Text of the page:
Post 256: 12 May 2018, The top of Zugspitze – Germany’s Highest Mountain, A Walk around Lake Eibsee and a Walk around Mittenwald.
I was somewhat surprised when Victoria said we would leave for the top of Germany early in the morning at about 8am. Clearly my ‘training’ of her during her 10 Days in the Yorkshire last September was paying off when much to her horror we would leave at 7.30am in the morning and not return to 9.45pm in order to explore Yorkshire! Given that she was on holiday from work for 9 1/2 days to guide me around, I was impressed she would miss a few lie ins, which is what most young people crave for when working. She always said she could get up early if she had to – a big mistake saying that to me. On this bright sunny day with the top of Germany our destination she simply had to.
‘It’s the early bird that catches the worm’ we say in Yorkshire and in Bavaria they have a similar expression and of course it means you avoid the traffic too. Also as it was Mothers’s Day soon (13th May 2018) and so we had some flowers to drop off. The location where Victoria left the flowers had amazing views of the Alpspitze mountain at 2628 metres (8,622 feet).We passed through Garmisch -Partenkirchen,which became known around the world when the Winter Olympics were held there in 1936. There was still relatively little traffic at just before 10.00am on a Saturday.
Other mountain scenery appeared as we drove further towards Zugspitze.
We continued our drive to the cable car park, near the Eibsee Lake, to look up to the cable car and summit at 2,962 metres (9718 feet).
It was going to be an interesting ride as the cable car broke 3 world records! I had already been on Europe’s steepest cablecar ride at Mount Loen in Norway but this looked steep too! Each car holds up to 150 people. Cosy! Having beaten the crowds that would later appear later we were soon off – only 10 minutes to the top. The views of Lake Eibsee (the green lake) were stunning. The views either side and up were also breathtaking. Going over the huge single tower caused some wobble and I had to grab onto a support.
Finally, the summit was reached and the views were all expansive, 400 mountain tops and 4 countries, Italy, Switzerland, Austria and Germany. At some point we went for a coffee in the cafe/restuarant. Children were playing in the snow and people were having photos taken on the summit, which was starting to get enveloped in mist.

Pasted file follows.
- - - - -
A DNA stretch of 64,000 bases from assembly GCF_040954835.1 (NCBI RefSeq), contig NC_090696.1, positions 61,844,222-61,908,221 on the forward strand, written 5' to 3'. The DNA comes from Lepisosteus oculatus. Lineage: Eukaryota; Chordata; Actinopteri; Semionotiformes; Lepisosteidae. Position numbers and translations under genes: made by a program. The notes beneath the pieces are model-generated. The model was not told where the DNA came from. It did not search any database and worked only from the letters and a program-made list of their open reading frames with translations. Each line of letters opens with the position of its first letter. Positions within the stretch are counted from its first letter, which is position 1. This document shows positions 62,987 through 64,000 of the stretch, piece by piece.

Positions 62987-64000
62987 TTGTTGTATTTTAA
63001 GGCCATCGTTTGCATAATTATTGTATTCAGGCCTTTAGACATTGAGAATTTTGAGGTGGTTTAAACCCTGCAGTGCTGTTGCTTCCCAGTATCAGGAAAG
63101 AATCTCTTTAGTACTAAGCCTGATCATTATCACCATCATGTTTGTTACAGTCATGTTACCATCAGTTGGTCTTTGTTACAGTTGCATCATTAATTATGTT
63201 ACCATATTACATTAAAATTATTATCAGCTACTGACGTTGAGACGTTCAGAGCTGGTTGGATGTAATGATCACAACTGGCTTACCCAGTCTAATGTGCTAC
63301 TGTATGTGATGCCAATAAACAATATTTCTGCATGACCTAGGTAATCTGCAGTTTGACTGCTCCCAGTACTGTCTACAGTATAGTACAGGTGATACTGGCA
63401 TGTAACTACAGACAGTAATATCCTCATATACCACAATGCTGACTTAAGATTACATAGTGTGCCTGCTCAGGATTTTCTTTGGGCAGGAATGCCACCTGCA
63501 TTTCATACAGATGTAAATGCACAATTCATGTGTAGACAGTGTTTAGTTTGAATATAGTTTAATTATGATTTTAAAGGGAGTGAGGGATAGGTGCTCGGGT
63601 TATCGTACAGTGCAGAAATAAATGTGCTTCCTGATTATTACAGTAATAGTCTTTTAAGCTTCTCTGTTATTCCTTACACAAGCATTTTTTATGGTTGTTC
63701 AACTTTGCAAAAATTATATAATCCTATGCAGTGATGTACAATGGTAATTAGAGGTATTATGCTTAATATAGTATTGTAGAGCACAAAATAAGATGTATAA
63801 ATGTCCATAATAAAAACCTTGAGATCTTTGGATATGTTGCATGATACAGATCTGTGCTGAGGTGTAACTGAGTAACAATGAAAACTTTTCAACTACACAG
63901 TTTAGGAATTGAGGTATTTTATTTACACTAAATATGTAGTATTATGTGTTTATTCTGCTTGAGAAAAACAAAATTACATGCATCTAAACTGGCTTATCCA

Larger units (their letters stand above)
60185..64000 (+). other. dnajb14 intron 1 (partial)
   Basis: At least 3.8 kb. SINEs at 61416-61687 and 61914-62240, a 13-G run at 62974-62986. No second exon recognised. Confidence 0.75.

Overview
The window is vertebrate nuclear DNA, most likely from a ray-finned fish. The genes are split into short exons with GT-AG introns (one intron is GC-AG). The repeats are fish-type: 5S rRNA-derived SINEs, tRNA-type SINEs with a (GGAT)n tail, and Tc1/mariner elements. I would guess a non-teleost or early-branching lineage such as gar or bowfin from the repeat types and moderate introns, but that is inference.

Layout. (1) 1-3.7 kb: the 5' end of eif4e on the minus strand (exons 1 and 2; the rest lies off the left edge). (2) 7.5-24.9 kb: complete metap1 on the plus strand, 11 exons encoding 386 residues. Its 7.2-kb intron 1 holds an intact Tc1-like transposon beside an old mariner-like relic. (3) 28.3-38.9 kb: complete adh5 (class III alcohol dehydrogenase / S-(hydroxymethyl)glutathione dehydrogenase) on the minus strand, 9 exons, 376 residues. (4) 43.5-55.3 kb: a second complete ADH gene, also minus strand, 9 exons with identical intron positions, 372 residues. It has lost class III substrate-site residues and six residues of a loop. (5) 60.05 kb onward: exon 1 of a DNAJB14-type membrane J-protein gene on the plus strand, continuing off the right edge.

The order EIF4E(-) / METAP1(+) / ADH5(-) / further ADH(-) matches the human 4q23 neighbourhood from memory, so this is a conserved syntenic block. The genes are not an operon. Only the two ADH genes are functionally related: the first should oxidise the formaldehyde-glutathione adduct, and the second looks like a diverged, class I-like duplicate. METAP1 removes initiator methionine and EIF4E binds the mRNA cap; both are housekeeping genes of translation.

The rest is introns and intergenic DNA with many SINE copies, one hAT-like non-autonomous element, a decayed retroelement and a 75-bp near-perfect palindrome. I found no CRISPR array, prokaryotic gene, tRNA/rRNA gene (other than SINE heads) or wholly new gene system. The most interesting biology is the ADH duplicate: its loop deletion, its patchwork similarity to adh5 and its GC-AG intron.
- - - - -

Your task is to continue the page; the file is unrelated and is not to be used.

We then crossed a few borders, including passing into Austria, with no signs of border control!I was glad to be descending as I was starting to feel light headed due to altitude sickness – the first time in my life. Or was it due to the beer and gin and tonic the night before?
We then had to descend to the glacier on another cable car. There was lots of fun going on and loud music!
There was also a chapel.
Finally, we did some photograph posing amongst the glorious mountains and scenery.
It was then a train ride through a mountain tunnel back to the car. A simply stunning trip and at 45 Euros superb value (prices may go up in the peak season). I got my Zuspritze mug to remind me when back at home when drinking tea of this super trip. We had avoided the worst of the crowds and now Victoria had a quiet walk around Lake Eibsee planned for me. Not much time to catch my breathe.
Towards the end of the holiday I said to Victoria:
“Where had the time gone?”
She said “We left it on the street”.
I think with hindsight:
“We may have left it on the cable car!”
We had our packed lunch on a beach on the lake looking towards the mountains. It was as though we had been transported to Canada on a time machine! Simply idyllic. Pollen on the lake caused mustard coloured effects against the backdrop of the greenness of the lake.
The day was not over and we headed to the village of Mittenwald, which used to have a trade route from Italy passing through it since Roman times. It is surrounded by the Karwendal range of mountains which is part of the northern, calcareous Alps. It consists of several chains of mountains characterised by precipitous, steeply soaring, bare rock walls and peaks most of which reach a height between 2,000 and 2,800 metres ( 6562 and 9183 feet).
Lets now take a walk through this village of great art and colour – quite unbelievable when I think how I used to hate painting the outside of my house before PVC windows arrived. The beginnings of the local violin-making trade can traced back to the 17th century and Matthew Klutz (1653-1743), a pupil of the famous Nicola Amati. A violin school was founded in 1853.
A traditional wedding passed us by.
The interior of churches are opulent and this St-Peter-und-Paul-Kirche with its Gothic Tower is no exception:
The painted houses were staggering in their detail.
After leaving Mittenwald we then had some more fine scenery.
What a way to finish a day that had touched all the senses. It was time to head back to ‘base’ with my trusted driver, guide and friend for a few beers and gin and tonics.
When in Rome do as the Romans do and when in Bavaria do as the Bavarians do.
Miles Walked 12